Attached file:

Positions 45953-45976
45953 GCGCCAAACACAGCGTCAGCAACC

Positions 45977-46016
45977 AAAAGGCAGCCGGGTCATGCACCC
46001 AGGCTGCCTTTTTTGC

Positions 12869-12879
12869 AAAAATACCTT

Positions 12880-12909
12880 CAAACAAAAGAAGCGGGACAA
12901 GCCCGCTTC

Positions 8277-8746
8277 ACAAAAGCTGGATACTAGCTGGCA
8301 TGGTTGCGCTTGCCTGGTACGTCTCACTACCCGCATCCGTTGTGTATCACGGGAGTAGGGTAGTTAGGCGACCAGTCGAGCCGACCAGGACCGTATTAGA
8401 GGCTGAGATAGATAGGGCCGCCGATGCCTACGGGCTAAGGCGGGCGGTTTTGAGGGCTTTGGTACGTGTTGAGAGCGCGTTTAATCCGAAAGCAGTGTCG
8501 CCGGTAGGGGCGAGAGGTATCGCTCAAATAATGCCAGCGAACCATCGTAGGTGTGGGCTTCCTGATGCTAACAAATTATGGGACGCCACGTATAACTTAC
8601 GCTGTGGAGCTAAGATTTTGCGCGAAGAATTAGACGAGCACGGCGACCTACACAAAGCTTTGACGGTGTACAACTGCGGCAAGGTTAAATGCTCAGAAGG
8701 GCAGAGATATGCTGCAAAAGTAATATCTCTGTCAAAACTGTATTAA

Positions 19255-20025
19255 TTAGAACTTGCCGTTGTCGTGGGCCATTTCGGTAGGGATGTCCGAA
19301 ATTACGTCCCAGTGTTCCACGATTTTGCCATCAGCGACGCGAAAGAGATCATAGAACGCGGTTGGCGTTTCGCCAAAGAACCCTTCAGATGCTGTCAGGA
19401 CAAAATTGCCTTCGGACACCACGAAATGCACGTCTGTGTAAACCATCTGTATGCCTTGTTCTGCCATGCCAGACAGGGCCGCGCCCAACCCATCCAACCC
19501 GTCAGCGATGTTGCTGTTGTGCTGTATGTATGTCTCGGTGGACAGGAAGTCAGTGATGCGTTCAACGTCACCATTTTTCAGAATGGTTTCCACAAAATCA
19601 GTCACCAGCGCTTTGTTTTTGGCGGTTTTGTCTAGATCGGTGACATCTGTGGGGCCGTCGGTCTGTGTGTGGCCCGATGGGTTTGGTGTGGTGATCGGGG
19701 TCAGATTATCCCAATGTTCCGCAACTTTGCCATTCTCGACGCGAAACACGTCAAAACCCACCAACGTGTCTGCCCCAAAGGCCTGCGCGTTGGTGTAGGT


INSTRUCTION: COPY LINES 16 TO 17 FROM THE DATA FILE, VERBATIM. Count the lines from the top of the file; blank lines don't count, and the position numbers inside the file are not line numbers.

8601 GCTGTGGAGCTAAGATTTTGCGCGAAGAATTAGACGAGCACGGCGACCTACACAAAGCTTTGACGGTGTACAACTGCGGCAAGGTTAAATGCTCAGAAGG
8701 GCAGAGATATGCTGCAAAAGTAATATCTCTGTCAAAACTGTATTAA